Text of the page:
To what extent is this Fregean? Without wanting to get bogged down in interpretative issues, this second version of Exclusivity does seem to accord with Frege’s text.
What is said here concerning a concept can never be said concerning an object . . . I do not want to say it is false to say concerning an object what is said here concerning a concept; I want to say it is impossible, senseless, to do so. (Frege 1892: 189)
Although Frege is discussing one particular case, his point is clearly intended to hold generally. One thing that can meaningfully be said of an object is that it’s an object. So, on Frege’s view, one cannot meaningfully say of a concept that it’s an object. So one cannot meaningfully express Exclusivity. That’s not due to some deficiency of our language. It’s because no such thesis exists to be expressed.
4.3. The Concept Horse Argument Revisited
It’s now time to see how this higher-order Fregean theory of predication interacts with the concept horse argument. By way of reminder, here’s the argument:
- (1) Premiss: The predicate ‘est un cheval’ refers to the concept horse.
- (2) Premiss: ‘The concept horse’ is a singular term.
- (3) Premiss: ‘The concept horse’ refers to the concept horse.
- (4) By (1), Concepthood: The concept horse is a concept.
- (5) By (2), Objecthood: Whatever ‘the concept horse’ refers to is an object.
- (6) By (3), (5): The concept horse is an object.
- (7) By (6), Exclusivity: The concept horse is not a concept.
- (8) By (4), (7): The concept horse both is and is not a concept.
Higher-order Fregeans can resolve the problem by rejecting premiss (1).
Premiss (1) was motivated by Reference. If a predicate refers, then it refers to something. (1) was offered as a placeholder account of that something for ‘est un cheval’. What is (1)’s logical form? Since ‘the concept horse’ is a singular term, ‘refers’ in (1) must express 1-reference, otherwise it wouldn’t be well-formed. Where t is a singular term, (1) is thus of the form:
1-refers(‘est un cheval’, t).
Given our regimentation of Reference as Reference*, however, that’s the wrong way to specify the referents of predicates. Reference* employs 2-reference not 1-reference. So the sense in which ‘est un cheval’ refers to something is not given by
(1∃) ∃x(1-refers(‘est un cheval’, x)).
(1∃*) ∃X(2-refers(‘est un cheval’, X)).
Since ‘est un cheval’ is a predicate, that follows from Reference*. (1) was supposed to specify a referent for ‘est un cheval’ by giving an account of the something to which it refers. But (1) doesn’t instantiate (1∃*), for (1) has 1-reference where it needs 2-reference, and consequently has a singular term where it needs a predicate. No principle of (1)’s form specifies a 2-referent for ‘est un cheval’. Reference* therefore provides no motivation for (1), or for any other such principle that attempts to use a singular term to specify a 1-or-2-referent for ‘est un cheval’. Higher-order Fregeans can thus escape the concept horse problem by rejecting both premiss (1) and (1∃) which motivated it.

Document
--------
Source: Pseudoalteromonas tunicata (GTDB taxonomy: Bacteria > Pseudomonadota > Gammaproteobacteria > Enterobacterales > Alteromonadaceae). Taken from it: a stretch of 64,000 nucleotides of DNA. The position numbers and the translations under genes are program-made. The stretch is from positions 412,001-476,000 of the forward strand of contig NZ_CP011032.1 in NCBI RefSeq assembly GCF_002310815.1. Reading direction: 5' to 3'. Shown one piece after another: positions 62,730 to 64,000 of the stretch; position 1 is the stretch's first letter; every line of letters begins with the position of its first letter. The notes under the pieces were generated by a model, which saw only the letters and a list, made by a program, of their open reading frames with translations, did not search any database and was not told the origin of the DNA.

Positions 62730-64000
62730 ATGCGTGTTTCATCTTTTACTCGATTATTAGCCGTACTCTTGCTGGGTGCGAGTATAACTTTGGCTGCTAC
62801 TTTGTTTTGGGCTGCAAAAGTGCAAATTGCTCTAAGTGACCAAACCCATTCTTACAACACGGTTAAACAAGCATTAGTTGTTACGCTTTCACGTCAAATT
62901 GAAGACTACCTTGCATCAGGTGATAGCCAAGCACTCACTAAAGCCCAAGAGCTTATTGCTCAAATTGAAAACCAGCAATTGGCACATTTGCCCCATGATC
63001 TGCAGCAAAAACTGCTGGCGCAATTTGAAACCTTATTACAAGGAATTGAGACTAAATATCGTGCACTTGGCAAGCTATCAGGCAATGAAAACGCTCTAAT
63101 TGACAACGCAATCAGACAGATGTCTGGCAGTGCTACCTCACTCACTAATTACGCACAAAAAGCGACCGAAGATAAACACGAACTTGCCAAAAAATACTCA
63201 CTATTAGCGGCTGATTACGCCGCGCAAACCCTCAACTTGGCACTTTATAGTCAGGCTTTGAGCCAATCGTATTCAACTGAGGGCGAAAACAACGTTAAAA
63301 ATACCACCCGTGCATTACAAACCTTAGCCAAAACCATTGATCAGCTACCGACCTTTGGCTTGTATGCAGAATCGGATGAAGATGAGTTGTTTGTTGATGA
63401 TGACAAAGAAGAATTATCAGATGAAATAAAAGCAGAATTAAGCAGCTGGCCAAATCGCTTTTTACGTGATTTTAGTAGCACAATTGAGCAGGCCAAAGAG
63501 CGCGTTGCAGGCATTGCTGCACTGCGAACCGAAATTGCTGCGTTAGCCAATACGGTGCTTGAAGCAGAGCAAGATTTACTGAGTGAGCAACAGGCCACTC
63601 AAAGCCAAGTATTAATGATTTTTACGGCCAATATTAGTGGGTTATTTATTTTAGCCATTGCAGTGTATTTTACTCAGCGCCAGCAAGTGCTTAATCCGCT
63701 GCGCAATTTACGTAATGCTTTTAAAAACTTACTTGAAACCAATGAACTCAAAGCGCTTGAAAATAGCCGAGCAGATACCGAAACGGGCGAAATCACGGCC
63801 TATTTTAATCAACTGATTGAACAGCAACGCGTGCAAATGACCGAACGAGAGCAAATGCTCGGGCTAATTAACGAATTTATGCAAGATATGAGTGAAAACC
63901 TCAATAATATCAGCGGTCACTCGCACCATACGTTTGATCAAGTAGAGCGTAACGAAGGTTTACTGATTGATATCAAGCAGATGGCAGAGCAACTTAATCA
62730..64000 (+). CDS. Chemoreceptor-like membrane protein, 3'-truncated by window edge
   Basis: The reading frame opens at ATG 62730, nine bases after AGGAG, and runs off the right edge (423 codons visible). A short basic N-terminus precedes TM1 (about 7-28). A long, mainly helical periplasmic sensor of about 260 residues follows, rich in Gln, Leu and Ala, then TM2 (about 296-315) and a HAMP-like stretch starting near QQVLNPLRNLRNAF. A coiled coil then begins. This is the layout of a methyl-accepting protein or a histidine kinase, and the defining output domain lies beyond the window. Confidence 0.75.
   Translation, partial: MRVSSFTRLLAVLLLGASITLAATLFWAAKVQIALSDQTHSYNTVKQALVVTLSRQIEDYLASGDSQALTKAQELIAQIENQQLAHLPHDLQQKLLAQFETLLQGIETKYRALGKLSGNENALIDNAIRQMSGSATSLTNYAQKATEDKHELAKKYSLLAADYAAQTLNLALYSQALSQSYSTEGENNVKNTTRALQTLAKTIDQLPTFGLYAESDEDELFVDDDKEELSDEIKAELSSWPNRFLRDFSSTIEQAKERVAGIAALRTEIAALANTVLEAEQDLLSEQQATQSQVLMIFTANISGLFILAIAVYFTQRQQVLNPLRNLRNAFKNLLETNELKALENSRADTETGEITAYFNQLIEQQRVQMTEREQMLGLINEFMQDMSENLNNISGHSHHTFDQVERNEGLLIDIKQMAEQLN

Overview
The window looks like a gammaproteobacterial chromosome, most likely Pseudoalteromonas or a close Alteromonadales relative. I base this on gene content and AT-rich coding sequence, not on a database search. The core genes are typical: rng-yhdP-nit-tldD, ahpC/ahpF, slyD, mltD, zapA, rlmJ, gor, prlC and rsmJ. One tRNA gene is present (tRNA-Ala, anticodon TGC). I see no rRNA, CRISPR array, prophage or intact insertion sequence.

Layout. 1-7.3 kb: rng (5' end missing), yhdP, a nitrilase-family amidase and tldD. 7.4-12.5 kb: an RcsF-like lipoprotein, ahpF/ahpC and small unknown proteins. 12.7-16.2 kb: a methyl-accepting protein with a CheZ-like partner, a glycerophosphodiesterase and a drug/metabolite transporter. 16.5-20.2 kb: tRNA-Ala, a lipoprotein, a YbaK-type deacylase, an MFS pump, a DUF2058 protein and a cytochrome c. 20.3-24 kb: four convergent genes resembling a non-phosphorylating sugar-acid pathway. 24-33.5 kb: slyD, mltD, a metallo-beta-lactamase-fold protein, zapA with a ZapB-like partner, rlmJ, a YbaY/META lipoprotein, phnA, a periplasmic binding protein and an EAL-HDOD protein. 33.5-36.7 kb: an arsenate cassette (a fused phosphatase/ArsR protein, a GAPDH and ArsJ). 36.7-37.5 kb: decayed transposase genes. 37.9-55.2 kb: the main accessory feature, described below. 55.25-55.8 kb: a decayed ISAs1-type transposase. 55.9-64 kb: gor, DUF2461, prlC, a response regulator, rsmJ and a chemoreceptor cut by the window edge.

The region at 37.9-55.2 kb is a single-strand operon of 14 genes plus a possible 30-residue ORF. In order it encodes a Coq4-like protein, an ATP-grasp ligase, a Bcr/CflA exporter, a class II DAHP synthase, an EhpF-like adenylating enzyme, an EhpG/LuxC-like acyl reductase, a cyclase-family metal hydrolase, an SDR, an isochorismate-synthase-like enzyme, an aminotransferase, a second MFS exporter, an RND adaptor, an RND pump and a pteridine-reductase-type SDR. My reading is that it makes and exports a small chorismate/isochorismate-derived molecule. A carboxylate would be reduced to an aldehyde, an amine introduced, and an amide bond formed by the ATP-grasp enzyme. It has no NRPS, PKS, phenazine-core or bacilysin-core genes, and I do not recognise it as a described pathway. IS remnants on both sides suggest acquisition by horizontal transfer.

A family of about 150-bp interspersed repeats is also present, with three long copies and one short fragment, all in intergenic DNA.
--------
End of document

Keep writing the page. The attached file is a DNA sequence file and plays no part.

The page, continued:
Reference motivates (1) only if formulated in first-order terms as:
(∀x : x is a predicate)(∃y : y is a concept)(1-refers(x, y)).
Since ‘est un cheval’ is a predicate, that does indeed imply (1∃). So the first-order formulation of Reference would motivate (1) as a specification of the something to which ‘est un cheval’ 1-refers. But higher-order Fregeans need have no truck with such first-order alternatives to Reference*. As I argued in Section 2, expressions whose semantic clauses employ 2-reference are no less referential than those whose semantic clauses employ 1-reference: 2-referring to second-order aspects of reality is a genuine way of referring.
Higher-order Fregeans cannot simply leave it at that. They must also explicitly say to what ‘est un cheval’ refers. That’s easy to do with ‘2-refers’:
2-refers(‘est un cheval’, is a horse).
More long-windedly: ∀x(‘est un cheval’ applies to x ↔ x is a horse).
To say which second-order aspect of reality a predicate 2-refers to just is to use a predicate to delineate the objects to which it applies. The concept horse problem appeared difficult to resolve because the English ‘refers to’ requires—or, perhaps better, is most naturally regimented as requiring—a singular term in its second argument position. That is, the English ‘refers to’ expresses 1-reference not 2-reference. Given higher-order quantification, Section 3’s connection between second-order quantification and existence, and the Criterion of Referentiality, however, the core notion of reference is clearly present in both cases. Semantic clauses formulated using 1-reference and 2-reference are both open to existential generalisation, and so entail the existence of (first- or second-order) aspects of reality to which the relevant expression is related by virtue of playing its particular semantic role. Two mistakes thus drive the concept horse problem:
Assimilating referentiality to one particular word-world relation, expressed by ‘1-refers’, rather than maintaining the connection between semantic role and word-world relations in general which the Criterion of Referentiality captures.
Failing to recognise the existential import of second-order quantification and its connection with irreducibly second-order existence.
Having rectified those mistakes, we should see nothing amiss in using predicates to specify the referents of predicates, just as we use singular terms to specify the referents of terms. ‘The concept horse’, ‘is a concept’, and ‘1-refers to’ play no role in the resulting referential semantics for predicates. The concept horse problem therefore does not afflict this approach.
5. Expressibility Problems